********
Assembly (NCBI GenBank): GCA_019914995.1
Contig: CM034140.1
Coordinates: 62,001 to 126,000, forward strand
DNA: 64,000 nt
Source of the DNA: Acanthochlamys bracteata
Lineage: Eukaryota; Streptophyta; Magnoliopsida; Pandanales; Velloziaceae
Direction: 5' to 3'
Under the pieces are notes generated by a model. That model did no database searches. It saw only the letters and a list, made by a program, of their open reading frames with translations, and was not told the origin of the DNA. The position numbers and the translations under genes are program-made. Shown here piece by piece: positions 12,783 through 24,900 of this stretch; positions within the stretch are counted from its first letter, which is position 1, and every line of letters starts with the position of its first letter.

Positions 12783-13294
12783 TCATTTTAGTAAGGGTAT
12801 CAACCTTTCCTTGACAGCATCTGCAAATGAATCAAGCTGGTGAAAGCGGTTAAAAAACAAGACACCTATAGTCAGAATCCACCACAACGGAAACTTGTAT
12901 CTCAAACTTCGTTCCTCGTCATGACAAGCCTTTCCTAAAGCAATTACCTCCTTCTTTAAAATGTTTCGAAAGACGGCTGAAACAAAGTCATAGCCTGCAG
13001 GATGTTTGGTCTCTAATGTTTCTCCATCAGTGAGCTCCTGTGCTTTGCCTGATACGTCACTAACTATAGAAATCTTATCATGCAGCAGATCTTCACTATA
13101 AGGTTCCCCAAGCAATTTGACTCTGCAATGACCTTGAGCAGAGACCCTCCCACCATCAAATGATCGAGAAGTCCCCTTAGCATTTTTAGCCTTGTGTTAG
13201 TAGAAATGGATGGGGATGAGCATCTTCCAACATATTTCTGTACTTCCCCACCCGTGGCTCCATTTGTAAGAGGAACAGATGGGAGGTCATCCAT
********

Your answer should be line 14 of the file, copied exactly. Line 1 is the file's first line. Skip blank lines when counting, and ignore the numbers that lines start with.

13101 AGGTTCCCCAAGCAATTTGACTCTGCAATGACCTTGAGCAGAGACCCTCCCACCATCAAATGATCGAGAAGTCCCCTTAGCATTTTTAGCCTTGTGTTAG